• To put: Students are practicing the verb to put. First picture show where the keys are, the second picture asks where he/she placed the object, and the third picture answers the question by where he/she placed the object.Students have to select one of the three sentences that matches the picture.
  • Irregular Verbs: Introducing Irregular verbs and the students are reading the sentences. After this activity, students are given more exercises and activities.‘Ahinoolcheel was one of the words we went back and forth on
  • Here are several examples from General and Grammar paths with practicing Dual and Plural verbs with Regular and Irregular Verbs. Again students are giving a statement to match the picture.LORRAINE: WE CAN’T SAY ‘GENERAL PATH’ AND ‘GRAMMAR PATH’ – PEOPLE WON’T KNOW WHAT THIS MEANS. WE NEED TO SAY ‘MAIN/CORE LESSONS’ AND ‘GRAMMAR LESSONS’.
  • My class setup for this Fall
  • I will be using the web enhanced program called “Angel” a Student management Platform. (Review the tabs)
  • Class Supplemental Handouts with AudiosSaad bee alini – additional review of the consonants and vowelsUseful phrases for the classroom – “I have a question, I don’t understand it, Repeat it, Do we copy this, etc.” Languages, Culture, and Migrations – Dine languages and it’s rootSong – Navajo flag song, alphabet songs, animals songs, etc. Questions words and Games – These are filled with questions words such as; how, when, which, what, where, how many, what color, etc. The games consists of dialogues used for games matching games, “Go Fish” games, etc. “your turn, my turn, pick up the card, he/she cheats, they match, they don’t match, etc.”
  • In the Lessons tab I also have a folder that consists of Lecture and Review Questions for each unit. Each unit has four lessons, a total of 16 lessons & 16 review questions. The flipped classroom model encompasses any use of using Internet technology to leverage the learning in my classroom, so I can spend more time interacting with students instead of lecturing.
  • In the Lessons tab I also have a folder that consists of Lecture and Review Questions for each unit and lessons. Students will view the lecture videos before they come to class in order to be prepared for the classroom lesson and communicative activities based on the lecture presented. I usually leave 5-10 minutes before and after class for questions based on the lesson (in English)I created a total of 16 lectures using Power Point and I saved them as video. All the lecture videos are between 7-10 minutes. Here is a sample of Unit I and how I set it up.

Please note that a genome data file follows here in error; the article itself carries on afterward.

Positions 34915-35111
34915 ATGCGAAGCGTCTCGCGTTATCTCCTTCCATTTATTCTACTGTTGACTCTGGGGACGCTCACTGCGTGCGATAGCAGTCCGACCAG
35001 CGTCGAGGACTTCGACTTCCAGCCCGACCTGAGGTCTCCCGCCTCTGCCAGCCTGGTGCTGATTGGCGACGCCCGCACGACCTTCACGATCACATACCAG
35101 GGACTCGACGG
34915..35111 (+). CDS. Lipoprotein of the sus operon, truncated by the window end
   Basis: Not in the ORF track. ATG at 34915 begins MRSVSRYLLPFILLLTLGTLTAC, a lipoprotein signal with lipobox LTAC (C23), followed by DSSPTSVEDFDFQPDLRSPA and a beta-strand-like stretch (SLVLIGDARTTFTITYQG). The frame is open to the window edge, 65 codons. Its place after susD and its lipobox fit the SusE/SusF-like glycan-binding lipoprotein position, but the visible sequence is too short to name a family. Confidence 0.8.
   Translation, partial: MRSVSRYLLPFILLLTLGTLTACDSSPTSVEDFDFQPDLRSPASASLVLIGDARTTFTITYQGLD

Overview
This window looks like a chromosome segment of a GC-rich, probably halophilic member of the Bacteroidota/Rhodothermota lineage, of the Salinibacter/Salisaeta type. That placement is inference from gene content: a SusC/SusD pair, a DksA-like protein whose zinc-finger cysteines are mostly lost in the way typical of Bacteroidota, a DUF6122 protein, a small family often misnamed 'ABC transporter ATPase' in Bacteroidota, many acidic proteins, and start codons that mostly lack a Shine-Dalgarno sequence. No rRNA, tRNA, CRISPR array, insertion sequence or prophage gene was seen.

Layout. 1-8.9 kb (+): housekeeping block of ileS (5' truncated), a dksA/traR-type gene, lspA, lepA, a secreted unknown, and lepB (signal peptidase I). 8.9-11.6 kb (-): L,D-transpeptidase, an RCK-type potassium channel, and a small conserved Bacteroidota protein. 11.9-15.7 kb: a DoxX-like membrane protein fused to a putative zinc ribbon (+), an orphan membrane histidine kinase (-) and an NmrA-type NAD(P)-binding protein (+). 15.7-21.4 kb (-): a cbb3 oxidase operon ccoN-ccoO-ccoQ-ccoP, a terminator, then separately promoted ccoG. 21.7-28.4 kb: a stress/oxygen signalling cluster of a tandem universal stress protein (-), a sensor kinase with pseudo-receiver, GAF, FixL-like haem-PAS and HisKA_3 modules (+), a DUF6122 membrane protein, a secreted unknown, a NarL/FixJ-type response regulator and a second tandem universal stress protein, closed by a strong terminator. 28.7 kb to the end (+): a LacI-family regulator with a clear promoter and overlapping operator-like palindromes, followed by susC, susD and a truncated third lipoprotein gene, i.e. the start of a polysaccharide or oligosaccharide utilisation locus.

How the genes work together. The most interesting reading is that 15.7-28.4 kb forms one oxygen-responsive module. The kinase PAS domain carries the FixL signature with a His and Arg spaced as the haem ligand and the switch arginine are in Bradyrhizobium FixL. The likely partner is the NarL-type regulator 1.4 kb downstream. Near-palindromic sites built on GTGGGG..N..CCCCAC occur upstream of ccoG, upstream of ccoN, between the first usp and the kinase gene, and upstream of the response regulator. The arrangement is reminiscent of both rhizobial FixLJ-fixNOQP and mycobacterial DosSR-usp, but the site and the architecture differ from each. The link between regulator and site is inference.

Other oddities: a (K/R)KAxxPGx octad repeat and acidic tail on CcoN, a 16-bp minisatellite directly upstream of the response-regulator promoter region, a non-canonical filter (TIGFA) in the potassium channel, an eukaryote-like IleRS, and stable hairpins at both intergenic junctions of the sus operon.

• Sample of Lesson Lectures on video: grammar points & topics I am only showing two slides. Here I am talking about singular and plural nouns.Second slide I have 3rd person plural marker –da-
  • Sample of Review Questions based on the lecture from Unit 1 lesson 1 (the previous slide). Students answer these questions and turn it in. We also discuss students questions during the allocated time (beginning and the end of class).
  • Complementary Materials: WorkbooksWe are currently working on developing the workbooks. We are finished with Unit 1 and working on Unit 2 now. Here are some sample questions.
  • Complementary Materials: Quiz Here are some sample questions from the quiz. (Review the questions) We are now finalizing the Online Test which Kasra will talk about momentarily
  • Up until now, most Navajo curricula have been based on Navajo as a first language:Now, most students who know the language go to college with Navajo as a second languageThere's a need to change the curriculum from first language to second language instruction: I am part of a task force formed by the Navajo Nation Teacher Education Program that is taking on this task. I am working with professors from are colleges and universities from NM, AZ, Utah, and Colorado. Based on the deliberations of ourtask force, we have analyzed the strengths and weaknesses of the NNTEP, the goal of a revised, reinvigorated NNTEP program would be to promote the teaching of Navajo language, literacy, culture, history, and philosophy in pre-service teacher education programs for candidates who will ultimately teach in Navajo learners in K-12 schools and pro­mote the tribe’s K-12 Diné Standards.RS helps with this shift, including the workbooks being developed & the online test.